Not long after this event, another attempt was made to draw Mr. Orton from Shrewsbury. He was applied to by a considerable congregation in Westminster, to succeed their late pastor, the Rev. Dr. Obadiah Hughes; but he immediately rejected the proposal, as he never had any inclination to settle in London, and as he was firmly persuaded, that neither his health, nor his abilities, nor his sentiments, qualified him for a situation in the metropolis. In the last two particulars he wee undoubtedly mistaken. Whether London would have been favourable to his health, might justly be questioned; but as to his abilities and sentiments, they would have enabled him to appear with distinguished advantage in the pulpit. He was one of the most striking preachers that ever existed; and if he had been fixed in town, he could not have failed of rising to a high degree of popularity. His popularity, too, would have been of a substantial and durable kind, not founded on external and artificial accomplishments, but on discourses that were practical, serious, evangelical, and pathetick, accompanied with a plain, unaffected, and manly delivery, which irresistibly commanded attention. There was one respect, in which, perhaps, be was not so well fitted for London, and that was in his recluse mode of living, which grew upon him as he advanced in years and his health declined, and which rendered him very particular and exact in his time of dining, and very cautious, not to say fastidious in his reception of visitors. The congregation at Westminster, which was refused by him, was supplied at Midsummer, 1750, by the writer of the present narrative.

From this time nothing material occurred, in the course of Mr. Orton's ministry at Shrewsbury, till the year 1765. He was comfortable and happy among his people, and in the friendship and assistance of Mr. Fownes. But in that year his bodily infirmities had so far advanced upon him, that he was quite disabled from continuing in his publick work. On the fifteenth of September, therefore, (which was his birthday) he delivered his last sermon to his congregation. The Lord's Supper was administered by him several times after this, but he durst not undertake to preach any more.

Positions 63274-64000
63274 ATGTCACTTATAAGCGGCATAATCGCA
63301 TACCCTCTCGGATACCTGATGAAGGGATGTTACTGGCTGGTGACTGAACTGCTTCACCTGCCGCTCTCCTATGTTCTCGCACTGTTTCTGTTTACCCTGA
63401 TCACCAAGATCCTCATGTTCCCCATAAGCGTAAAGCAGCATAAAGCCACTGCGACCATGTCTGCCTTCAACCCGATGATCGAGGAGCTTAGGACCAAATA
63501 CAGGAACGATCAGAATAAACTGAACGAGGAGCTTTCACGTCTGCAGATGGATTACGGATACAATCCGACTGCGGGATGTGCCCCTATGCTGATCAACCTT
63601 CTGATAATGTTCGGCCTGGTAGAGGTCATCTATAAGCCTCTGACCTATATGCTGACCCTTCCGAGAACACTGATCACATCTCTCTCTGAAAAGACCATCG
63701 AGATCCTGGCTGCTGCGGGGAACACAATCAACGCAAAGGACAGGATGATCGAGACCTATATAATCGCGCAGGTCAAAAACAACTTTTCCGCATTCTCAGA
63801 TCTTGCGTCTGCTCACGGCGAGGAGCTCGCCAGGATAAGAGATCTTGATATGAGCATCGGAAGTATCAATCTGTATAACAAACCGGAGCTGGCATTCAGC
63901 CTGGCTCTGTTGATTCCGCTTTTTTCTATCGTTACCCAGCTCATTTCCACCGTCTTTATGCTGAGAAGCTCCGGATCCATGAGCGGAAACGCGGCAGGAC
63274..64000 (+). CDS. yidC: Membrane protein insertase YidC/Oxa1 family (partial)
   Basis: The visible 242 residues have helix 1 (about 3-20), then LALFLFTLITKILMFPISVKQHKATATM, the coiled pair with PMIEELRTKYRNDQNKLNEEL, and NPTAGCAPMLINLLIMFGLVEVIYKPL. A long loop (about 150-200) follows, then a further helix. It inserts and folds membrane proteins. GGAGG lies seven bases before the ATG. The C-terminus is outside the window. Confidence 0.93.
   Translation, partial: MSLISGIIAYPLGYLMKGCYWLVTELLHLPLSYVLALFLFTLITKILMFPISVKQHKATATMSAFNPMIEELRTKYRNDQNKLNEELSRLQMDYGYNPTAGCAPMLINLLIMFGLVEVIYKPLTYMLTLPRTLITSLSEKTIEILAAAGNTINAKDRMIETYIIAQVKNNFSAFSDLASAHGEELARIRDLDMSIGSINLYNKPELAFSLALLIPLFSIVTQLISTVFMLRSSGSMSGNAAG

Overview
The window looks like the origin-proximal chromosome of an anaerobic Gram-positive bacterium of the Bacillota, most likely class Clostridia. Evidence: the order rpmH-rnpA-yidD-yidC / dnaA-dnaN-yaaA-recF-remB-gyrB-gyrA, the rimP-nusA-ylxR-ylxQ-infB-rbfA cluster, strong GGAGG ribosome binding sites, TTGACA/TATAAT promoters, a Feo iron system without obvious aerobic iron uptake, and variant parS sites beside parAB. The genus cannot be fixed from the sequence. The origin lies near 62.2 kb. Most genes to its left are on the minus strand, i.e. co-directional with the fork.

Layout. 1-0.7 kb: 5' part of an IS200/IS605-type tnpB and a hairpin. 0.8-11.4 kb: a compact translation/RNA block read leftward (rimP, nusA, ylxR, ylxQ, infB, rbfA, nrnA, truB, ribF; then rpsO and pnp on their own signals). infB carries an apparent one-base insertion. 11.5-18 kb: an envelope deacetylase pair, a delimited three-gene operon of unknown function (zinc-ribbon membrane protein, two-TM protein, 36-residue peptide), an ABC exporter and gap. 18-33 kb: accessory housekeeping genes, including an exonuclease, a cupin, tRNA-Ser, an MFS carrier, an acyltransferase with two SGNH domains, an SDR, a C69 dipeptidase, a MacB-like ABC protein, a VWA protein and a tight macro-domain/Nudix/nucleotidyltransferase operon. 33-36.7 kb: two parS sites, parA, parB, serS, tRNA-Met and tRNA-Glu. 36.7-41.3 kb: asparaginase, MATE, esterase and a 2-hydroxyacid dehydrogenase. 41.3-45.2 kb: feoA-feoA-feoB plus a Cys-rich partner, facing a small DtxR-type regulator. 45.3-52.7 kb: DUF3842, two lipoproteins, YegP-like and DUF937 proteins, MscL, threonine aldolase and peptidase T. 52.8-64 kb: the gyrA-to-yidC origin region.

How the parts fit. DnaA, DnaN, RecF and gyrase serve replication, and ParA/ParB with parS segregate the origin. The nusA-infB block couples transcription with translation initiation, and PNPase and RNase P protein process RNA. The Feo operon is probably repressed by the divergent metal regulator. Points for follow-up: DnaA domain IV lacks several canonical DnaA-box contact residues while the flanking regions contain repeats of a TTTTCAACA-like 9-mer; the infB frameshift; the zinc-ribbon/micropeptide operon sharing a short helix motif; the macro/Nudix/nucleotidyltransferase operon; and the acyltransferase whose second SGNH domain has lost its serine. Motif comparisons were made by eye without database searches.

Mr. Orton's quitting his pastoral connection with the Dissenters at Shrewsbury, was attended with unhappy consequences. A contest arose with respect to the choice of an assistant to Mr. Fownes, which, at length, ended in a separation. The larger number of the society thought it their duty to provide themselves with another place of worship; and with these Mr. Orton concurred in opinion. He esteemed himself bound to countenance them upon every principle of conscience as a Christian, a Dissenter, a Minister, and a Friend to Liberty. Though Mr. Fownes continued at the old chapel this circumstance did not occasion any dimunition in the friendship and affection subsisting between him and Mr. Orton. One almost unavoidable effect of the division was its being accompanied with a bad spirit, in several persons, on both sides of the question. The height to which the matter was carried, rendered Mr. Orton's situation at Shrewsbury greatly uncomfortable, and materially affected his health. He found it necessary, therefore, to retire to another place; and at length he fixed at Kidderminster, to which he was principally led, that he might have the advice of a very able and skilful physician, (Dr. Johnstone, of Worcester,) who always proved himself a faithful and tender friend. To the care of Dr. Johnstone, Mr. Orton, under God, owed his life; and, from the regard and affection of the same gentleman, he derived some of the greatest present consolations of his existence. It was on the twenty-sixth of October, 1766, that he came to Kidderminster, and there he continued for the remainder of his days. His residence in that town was as comfortable as he could hope for, in a place comparatively strange to him, and among persons, with most of whom he had no previous acquaintance,

Though Mr. Orton was prevented by the bad state of his health, from ever again appearing in the pulpit, he still retained the same zeal for promoting the great objects of the Christian religion. What he could not perform as a preacher he was solicitous to effect as a practical writer. The following words were written by him in the bible, which he commonly used in his study: 'Si non concedatur ut prteco sim publicus, sim tamen operarius: quod publice non possum, faciam, [ut licet, valet] privatim. Quod non possum prtecando, praestem scrihendo. Auxiliare, Domine, servum senilem.' His whole conduct was in full conformity to these pious wishes.